In all of Brazil there are over a million members of the Church, 1,941 congregations, 6 temples, and 315 family history centers.
There isn’t a temple in Minas Gerais that you will be able to attend on the mission, but the opportunity is there. The members are helpful with missionary work and with keeping recent converts active. There are several districts that are trying to become stakes and are close to achieving it.
Brazilian cuisine has European and African influences. It varies greatly by region, since the country has a large mix of native and immigrant populations. They eat mandioca (a potato-like root vegetable), acai, mango, papaya, passion fruit, and pineapple. The national dish is considered to be feijoada (beans with pork or beef), but they also eat polenta and fish dishes.
The best-known dish in Minas Gerais is pao de queijo, which is a small baked roll made with cheese and mandioca flour.
The members sign up each day to feed you lunch, which is the main meal of the day. Sometimes the members will just give you money so you can go and buy lunch somewhere, or so you can buy ingredients to make your own meal.
The Belo Horizonte Mission is a walking mission. None of the missionaries use cars or bikes. There is public transportation to take you long distances, though.
The state of Minas Gerais is the second-most-populous state in Brazil. The metropolitan area of Belo Horizonte is the third largest in Brazil, and is a major urban and financial center in Latin America. Sometimes called “Deep Brazil”, Minas Gerais has a distinctly more native flavor than cities like Sao Paulo or Rio de Janeiro. The people there speak with a distinct accent that sets them apart from fellow Brazilians. They are considered reserved, yet friendly and family-focused.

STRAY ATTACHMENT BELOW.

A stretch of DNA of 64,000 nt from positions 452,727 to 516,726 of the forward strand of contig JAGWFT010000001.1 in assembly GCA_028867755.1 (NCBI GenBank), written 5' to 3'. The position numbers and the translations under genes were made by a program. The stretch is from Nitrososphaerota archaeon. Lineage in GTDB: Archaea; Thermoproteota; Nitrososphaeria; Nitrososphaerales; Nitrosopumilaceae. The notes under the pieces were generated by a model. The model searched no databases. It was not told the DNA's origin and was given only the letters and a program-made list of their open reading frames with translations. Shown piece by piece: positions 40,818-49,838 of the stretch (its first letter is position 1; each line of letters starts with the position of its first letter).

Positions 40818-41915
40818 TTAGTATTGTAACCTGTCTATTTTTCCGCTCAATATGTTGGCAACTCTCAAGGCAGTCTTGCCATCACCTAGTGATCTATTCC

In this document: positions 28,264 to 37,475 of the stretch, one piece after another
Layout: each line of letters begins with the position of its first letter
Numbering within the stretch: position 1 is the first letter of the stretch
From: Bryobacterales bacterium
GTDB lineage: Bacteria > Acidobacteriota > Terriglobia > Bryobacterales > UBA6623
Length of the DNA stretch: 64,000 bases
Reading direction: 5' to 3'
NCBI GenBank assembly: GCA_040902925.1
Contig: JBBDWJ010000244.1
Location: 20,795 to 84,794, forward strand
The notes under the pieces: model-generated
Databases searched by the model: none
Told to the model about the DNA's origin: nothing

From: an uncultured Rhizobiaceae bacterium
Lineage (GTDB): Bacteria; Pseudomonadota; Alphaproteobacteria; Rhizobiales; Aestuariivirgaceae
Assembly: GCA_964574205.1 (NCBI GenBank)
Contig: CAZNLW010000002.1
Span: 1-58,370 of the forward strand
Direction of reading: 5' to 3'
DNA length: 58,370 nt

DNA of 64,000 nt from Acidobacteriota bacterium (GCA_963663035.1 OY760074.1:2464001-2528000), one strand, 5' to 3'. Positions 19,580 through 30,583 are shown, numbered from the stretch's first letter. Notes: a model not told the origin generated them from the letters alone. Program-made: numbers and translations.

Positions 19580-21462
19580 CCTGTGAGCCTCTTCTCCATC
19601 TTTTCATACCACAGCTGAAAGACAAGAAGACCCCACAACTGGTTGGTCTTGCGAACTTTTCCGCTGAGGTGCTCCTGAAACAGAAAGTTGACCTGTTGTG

An interesting fact about Minas Gerais is that they love cheese. Their cheese is renowned worldwide as the distinct Brazilian cheese.
Brazil is the only South American country that speaks Portuguese, which has a strong influence on the national culture and sets it apart from its Spanish-speaking neighbors. In addition, there are around 180 other languages spoken by immigrants and their descendants.
Make sure to follow the supplies list provided by the mission. You won’t need many long-sleeved shirts, and light clothing is recommended. Since it rains quite a bit, you’ll want to bring a good umbrella (this will also be useful for keeping out of the sun in the summer months), and a waterproof jacket.
With a tropical savanna climate, the weather is generally temperate, but it depends on the areas in which you serve. Up north in the mission, it gets very hot. Most areas don’t really get cold. The coldest month is July, with lows of 36 degrees Fahrenheit. The hottest month is January, with the highest recorded temperature of 96 degrees Fahrenheit. Winter is dry, while summer is rainy. Annual rainfall is 58 inches.
Mail is fairly reliable in Brazil. Expect packages to take around 4 to 12 weeks to reach you. To prevent anyone tampering with packages, some missionaries put religious stickers on packages to ward off superstitious thieves.
Rua São Paulo, 1781 10º Andar
Ed 17 de Maio, Sala 1001, Lourdes
30170-132 Belo Horizonte – MG